On the 195th anniversary of Brazil's independence, thousands of workers have been signing their names to a petition, rejecting the labor laws proposed by President Michel Temer.
With an end goal of 1,300,000, the Unified Workers Central, CUT, has started collecting signatures to invalidate the changes.
The new legislation, due to come into force by November 11, will introduce over 100 points of the Consolidation of Labor Laws, CLT, lowering the cost of labor for both salary and non-salary paid employment as well as increasing the flexibility of contracts between employers and staff.
Social movements in Brazil have also been marching, because independence day is a traditional platform for their causes, known as “El Grito de los Excluidos” or “The Cry of the Excluded.”
Religious, social, and trade unions joined together across the country in an effort to “show the reality of those excluded” from society and denounce political agendas.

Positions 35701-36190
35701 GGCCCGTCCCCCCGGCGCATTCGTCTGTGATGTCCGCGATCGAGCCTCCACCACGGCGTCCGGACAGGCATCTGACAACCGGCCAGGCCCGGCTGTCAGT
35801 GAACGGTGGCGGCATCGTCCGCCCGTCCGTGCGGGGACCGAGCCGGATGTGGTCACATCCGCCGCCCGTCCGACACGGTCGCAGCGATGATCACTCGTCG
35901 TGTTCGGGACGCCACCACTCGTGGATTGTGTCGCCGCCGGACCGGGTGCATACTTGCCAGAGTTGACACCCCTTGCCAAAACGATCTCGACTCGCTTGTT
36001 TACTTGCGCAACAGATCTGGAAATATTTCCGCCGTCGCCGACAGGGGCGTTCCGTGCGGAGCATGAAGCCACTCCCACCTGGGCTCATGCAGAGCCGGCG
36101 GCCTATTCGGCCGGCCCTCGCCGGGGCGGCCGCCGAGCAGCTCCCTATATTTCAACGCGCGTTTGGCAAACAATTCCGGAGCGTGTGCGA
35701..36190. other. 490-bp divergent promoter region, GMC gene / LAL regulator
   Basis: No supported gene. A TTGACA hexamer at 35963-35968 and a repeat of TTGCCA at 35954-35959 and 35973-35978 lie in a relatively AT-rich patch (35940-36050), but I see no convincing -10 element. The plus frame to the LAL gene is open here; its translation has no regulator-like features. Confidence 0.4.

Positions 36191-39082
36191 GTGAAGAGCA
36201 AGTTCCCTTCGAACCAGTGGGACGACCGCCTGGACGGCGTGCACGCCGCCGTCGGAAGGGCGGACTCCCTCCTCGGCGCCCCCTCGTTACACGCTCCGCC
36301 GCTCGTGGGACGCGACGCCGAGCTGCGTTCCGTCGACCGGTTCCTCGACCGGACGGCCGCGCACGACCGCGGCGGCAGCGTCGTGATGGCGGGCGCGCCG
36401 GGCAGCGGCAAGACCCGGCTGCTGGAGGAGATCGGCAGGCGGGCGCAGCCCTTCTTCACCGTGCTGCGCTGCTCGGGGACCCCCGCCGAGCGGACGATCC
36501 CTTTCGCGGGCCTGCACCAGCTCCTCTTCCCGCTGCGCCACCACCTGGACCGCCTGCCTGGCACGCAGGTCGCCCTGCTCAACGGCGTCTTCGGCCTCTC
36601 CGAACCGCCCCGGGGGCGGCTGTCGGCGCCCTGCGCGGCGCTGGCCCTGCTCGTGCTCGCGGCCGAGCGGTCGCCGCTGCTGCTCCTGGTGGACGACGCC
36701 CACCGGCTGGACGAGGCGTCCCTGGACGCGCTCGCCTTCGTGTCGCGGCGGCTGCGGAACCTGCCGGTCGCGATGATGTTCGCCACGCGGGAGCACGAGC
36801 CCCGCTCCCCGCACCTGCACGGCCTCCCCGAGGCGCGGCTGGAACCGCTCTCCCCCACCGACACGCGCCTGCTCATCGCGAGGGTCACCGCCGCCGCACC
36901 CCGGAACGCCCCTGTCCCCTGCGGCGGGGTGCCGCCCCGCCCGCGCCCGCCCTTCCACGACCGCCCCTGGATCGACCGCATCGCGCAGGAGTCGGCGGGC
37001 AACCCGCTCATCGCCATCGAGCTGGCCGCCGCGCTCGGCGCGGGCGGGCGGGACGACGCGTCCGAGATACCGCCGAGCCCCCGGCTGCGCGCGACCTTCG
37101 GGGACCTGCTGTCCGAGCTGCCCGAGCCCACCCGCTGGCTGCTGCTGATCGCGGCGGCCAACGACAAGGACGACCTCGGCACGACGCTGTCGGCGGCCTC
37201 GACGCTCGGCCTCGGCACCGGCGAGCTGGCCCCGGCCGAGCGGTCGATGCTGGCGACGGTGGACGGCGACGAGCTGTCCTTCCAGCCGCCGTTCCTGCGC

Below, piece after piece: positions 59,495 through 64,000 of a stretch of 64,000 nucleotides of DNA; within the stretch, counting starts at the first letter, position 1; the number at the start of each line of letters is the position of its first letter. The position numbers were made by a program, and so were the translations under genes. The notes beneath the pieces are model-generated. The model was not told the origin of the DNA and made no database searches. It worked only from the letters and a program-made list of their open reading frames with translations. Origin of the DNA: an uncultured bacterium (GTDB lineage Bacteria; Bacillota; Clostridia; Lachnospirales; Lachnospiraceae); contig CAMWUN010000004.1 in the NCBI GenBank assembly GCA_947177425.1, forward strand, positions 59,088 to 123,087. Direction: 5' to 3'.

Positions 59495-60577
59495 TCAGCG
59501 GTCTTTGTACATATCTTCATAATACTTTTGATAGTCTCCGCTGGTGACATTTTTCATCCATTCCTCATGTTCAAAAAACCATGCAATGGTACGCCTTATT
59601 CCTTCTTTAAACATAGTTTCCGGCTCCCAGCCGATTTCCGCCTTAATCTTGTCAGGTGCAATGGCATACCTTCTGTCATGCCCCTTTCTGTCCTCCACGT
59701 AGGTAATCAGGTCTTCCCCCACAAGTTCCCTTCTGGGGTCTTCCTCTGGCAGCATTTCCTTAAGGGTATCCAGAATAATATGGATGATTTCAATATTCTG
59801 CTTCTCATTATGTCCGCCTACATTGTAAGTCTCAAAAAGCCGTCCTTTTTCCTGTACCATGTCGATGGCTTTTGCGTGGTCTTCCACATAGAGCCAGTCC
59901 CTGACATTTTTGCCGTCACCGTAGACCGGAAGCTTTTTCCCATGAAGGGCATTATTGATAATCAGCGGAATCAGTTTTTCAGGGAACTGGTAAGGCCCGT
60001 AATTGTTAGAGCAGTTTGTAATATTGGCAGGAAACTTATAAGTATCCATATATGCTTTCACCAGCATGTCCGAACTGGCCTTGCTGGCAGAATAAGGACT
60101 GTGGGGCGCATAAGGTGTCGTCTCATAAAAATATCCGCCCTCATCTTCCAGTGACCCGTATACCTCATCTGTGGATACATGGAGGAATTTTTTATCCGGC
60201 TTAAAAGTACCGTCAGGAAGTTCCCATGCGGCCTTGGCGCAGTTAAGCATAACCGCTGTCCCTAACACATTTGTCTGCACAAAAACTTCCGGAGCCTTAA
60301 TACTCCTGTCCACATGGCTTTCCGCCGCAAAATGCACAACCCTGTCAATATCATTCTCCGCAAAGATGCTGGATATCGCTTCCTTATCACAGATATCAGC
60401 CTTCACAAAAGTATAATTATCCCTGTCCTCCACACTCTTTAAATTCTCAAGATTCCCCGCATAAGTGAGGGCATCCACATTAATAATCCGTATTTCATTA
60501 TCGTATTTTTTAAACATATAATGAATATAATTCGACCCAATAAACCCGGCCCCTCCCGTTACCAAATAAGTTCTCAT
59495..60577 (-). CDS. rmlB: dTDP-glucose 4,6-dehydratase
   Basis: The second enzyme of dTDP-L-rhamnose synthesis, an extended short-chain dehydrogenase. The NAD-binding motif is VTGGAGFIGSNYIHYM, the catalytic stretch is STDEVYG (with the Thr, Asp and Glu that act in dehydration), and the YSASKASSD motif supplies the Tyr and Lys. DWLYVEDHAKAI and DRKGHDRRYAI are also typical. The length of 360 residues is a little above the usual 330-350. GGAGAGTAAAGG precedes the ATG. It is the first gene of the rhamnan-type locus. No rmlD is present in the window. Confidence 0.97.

This year’s theme was centered around democracy, law, and struggle. Organizers state that the CUT’s efforts to annul the labor reforms reflect their aims.
Members of the organization say they hope to pressure the Chamber of Deputies to review and invalidate the legislation imposed by Temer.
CUT president Vagner Freitas inisted it was imperative to counter the new legislation, “against this true robbery of workers' rights promoted by the illegitimate scammer Temer.”
“Our struggle,” Freitas said, “Is to make it clear that the changes in labor law provoked by Temer 'are only good for the bad bosses who financed the coup' against the constitutional president Dilma Rousseff, because for the worker that proposal is a disaster.”
Following the petition, CUT say their next step will be to vote to overrule the legislation, explaining during a news conference that 11 other laws had been repealed through the similar efforts by their organization.
According to the constitution, provided that citizens from at least five states are represented, the bill can be sent to the lower house to be reviewed and possibly overturned.
Workers have been campaigning against the draft bill since it was approved on July 11.
They say the new reforms violate their rights and have been holding protests, organized by the Popular Front of Brazil (FBP) and the Worker’s Party as well as several other unions and social movements.